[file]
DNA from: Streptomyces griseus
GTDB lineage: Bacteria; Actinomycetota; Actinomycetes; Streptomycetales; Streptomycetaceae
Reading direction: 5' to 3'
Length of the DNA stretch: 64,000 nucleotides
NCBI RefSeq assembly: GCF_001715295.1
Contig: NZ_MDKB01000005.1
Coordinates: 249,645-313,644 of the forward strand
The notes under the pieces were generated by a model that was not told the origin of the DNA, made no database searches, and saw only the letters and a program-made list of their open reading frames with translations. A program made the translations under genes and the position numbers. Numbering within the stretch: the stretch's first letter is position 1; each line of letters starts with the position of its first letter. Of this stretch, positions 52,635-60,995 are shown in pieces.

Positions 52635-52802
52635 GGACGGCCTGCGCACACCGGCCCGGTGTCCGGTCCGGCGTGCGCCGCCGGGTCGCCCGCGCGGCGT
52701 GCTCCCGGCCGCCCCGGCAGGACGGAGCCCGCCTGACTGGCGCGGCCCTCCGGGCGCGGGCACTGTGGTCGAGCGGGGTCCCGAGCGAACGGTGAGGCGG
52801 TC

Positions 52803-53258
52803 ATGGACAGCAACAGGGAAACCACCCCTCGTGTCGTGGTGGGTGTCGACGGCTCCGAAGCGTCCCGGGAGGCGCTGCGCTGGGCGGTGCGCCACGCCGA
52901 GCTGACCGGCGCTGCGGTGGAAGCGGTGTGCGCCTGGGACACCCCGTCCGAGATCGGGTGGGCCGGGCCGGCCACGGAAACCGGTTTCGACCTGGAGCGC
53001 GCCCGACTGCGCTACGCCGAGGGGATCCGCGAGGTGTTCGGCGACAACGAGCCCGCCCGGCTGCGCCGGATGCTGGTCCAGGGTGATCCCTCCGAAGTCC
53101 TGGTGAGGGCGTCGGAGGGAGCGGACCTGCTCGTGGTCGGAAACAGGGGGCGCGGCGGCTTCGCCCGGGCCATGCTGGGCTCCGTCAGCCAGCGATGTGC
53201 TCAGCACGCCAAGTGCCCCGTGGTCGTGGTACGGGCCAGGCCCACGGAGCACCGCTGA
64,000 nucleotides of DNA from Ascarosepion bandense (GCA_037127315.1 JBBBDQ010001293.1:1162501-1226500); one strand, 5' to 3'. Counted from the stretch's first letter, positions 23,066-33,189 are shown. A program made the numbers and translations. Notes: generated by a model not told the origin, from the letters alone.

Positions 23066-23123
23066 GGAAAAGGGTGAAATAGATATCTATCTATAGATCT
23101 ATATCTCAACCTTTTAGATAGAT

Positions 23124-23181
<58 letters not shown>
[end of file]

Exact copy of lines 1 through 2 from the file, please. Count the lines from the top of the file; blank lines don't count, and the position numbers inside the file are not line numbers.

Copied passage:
DNA from: Streptomyces griseus
GTDB lineage: Bacteria; Actinomycetota; Actinomycetes; Streptomycetales; Streptomycetaceae